It’s kind of a strange question but deserves an answer. I am not sure why you would ever want to keep unfired clay.
What Is the Strength of Unfired Clay?
Unfired clay is not very strong at all. Unfired clay contains a lot of moisture and is fragile. If dropped, unfired clay would break. Unfired clay is dried mud and has little value or practical use. The only purpose for Clay that has not been fired would be to put it on a shelf and look at it. But eventually, after a while, the clay would most likely crumble.
A ceramicist would be someone who makes ceramic products or works of art. A ceramic artist is referred to as a ceramist. A person who works with clay may be referred to as a ceramicist, sculptor, potter, or just an artist. Ceramics are clay materials that alter irreversibly when heated.
How To Make Unfired Clay Stronger
1. Making Unfired Clay Stronger With Glue
If for some strange reason you wanted to preserve unfired clay without firing it, then it would need some sort of protective coating to keep it from eventually crumbling. One option is perhaps to give the clay body a good coating of glue. After the glue has dried, then you might consider painting it.
This would protect the clay somewhat, but you still would have to be very careful not to bump it or drop it. This method would never be as good a bisque, but would at least protect it more than unfired clay.
2. Bisque Firing Clay To Make Stronger
Another way to protect unfired clay is to go ahead and bisque fire it. Do not paint the clay, just fire it the way it is. Depending on the type of clay, you would get its natural color. It would look almost like it was unfired, thus preserving perhaps the look you are after.
Many folks think they can fire clay at home in the kitchen oven or use a barbeque grill. And if you have never done this before, you might think it possible. But let me tell you, it’s extremely difficult. And the reason why is that modern kilns can gradually raise the temperature to keep the clay body from exploding. Raising the temperature too fast will only cause the clay body to crack or explode.
Those folks who can fire pit greenware clay have years of experience and are truly masters at what they can do. Kitchen ovens and barbecue grills just can’t get hot enough to do the job. You need at least 1000 degrees Fahrenheit for the water in the clay to evaporite. So taking the clay body up to a very high temperature slowly is key, and it’s very difficult to do without a modern kiln.
I say take it to your local high school or look for a local shop in your town that gives classes. Also, you might check out your local University. Anywhere that gives pottery classes will have a kiln and they might be willing to fire it for you.
3. Make Clay At Home
Another way to have some clay sitting around unfired would be to make clay. You would need to mimic an adobe house construction. Clay would need to be mixed with other materials to make it stronger. By adding straw or hay and other materials. The downside is that adobe structures are very thick. It would be next to impossible to make a dainty teapot with this type of clay.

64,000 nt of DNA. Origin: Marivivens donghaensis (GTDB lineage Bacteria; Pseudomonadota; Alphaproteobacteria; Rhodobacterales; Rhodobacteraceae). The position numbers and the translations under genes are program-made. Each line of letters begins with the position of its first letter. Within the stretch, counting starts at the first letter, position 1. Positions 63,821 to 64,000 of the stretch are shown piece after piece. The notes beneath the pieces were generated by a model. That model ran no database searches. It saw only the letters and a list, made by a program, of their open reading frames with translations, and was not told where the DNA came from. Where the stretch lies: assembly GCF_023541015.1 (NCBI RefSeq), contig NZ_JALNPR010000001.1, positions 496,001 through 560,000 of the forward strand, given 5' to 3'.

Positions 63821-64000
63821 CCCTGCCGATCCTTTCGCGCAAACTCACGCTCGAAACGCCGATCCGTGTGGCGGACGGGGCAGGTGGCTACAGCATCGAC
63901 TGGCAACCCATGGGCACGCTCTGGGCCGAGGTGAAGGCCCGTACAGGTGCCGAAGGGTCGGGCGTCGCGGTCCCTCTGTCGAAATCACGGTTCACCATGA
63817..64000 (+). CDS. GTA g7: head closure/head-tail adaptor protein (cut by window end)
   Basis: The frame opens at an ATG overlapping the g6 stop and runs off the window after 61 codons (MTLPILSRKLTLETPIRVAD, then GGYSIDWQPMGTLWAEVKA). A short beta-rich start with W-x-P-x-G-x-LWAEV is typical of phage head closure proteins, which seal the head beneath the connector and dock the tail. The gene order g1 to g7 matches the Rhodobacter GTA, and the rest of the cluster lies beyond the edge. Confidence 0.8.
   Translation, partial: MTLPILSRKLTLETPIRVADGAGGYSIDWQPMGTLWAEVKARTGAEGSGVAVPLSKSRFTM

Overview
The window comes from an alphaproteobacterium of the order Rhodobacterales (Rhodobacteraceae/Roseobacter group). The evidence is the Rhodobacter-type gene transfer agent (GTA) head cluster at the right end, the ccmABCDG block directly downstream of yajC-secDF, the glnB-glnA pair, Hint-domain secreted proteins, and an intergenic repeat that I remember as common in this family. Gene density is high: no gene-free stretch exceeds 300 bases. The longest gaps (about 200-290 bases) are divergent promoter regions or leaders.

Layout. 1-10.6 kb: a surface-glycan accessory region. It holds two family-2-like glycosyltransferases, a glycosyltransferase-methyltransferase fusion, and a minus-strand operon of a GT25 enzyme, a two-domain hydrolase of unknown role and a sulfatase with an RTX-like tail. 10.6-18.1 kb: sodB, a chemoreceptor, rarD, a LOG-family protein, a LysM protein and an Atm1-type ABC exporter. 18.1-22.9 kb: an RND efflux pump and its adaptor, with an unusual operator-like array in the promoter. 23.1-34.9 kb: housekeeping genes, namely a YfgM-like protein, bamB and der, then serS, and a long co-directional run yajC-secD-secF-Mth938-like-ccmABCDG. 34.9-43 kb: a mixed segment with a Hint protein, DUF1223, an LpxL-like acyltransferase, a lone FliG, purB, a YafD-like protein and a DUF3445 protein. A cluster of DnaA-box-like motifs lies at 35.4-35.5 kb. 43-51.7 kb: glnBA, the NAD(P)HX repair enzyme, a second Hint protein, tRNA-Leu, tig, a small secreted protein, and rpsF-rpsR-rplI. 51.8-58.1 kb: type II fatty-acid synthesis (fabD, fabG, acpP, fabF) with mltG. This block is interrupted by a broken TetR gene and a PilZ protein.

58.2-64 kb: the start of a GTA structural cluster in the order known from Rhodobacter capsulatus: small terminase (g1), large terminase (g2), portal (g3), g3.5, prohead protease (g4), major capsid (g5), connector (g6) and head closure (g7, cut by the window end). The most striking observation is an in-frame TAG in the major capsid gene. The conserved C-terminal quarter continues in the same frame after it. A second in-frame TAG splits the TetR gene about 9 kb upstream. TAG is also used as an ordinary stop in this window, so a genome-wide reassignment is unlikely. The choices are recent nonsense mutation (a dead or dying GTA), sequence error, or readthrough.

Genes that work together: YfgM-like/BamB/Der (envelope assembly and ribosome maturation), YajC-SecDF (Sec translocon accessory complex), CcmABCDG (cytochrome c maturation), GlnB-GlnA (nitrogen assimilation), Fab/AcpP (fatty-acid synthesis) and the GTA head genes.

Another method that comes to mind is to make a clay-like mix using cornstarch and baking soda. I did this before, and it is doable. A long time ago, as a kid, I created a Science project using this type of clay. Take 1 cup cornstarch, 2 cups baking soda, and 1.5 cups of water. Mix into an old pan and put the stove on low to medium heat. Carefully watch as the mixture changes into a soft paste. When you have the consistency of soft mashed potatoes, then it’s ready. Now you can roll it out and use a cookie cutter or just mold it into whatever shape you fancy.
4. Using Air Dry Clay
And as the last option, you could always just go out and buy air-dry clay. Most hobby stores have air-dry clay. It’s a lightweight and durable clay that is very pliable and easy to work with. I think it would be perfect for making jewelry or school projects. And the glorious thing about air-dry clay is that it dries in about 24 hours. Plus, you can paint it. The brand you get can make or break your projects. Some brands tend to shrink or even break easily. I would try several brands to see which one works the best.
I have heard that Activa Plus Air Dry Clay works well. But you should experiment with a few brands to see which one you like. Also, keep in mind that air dry clay, although stronger than regular clay that has not been fire, is by no means as strong. With air dry clay, you still can get cracks and it can break, so you have to be careful.
Another downside to air dry clay is that it is not waterproof and should not be used outside. But you might be able to give it more protection by adding several layers of acrylic paint to your clay body. This will help.
And the last downside I can think of using air dry clay is that if one day you want to fire the clay, you can’t. It’s not possible to fire or bake air-dry clay.
Unfired clay is fragile. Unfired clay, if dropped, knocked, or bumped with another hard object, will chip or break easily. Clay that has not been fired if wet will lose its form. Clay that has not been fired has very little utility value.
My advice is if none of the above methods will work for you, I suggest you put the clay body on a shelf where it can’t be bumped or touched. You should only look at it. And it should be kept dry. It might last a while, but eventually, over weeks it will dry out and then most likely crumble. regular pottery clay takes about 1 to 3 days to get leather hard and about 7 days or so to get bone dry. Regular pottery clay is not meant to be kept in this state for long periods. It’s mean to be fired. So All I can say is good luck.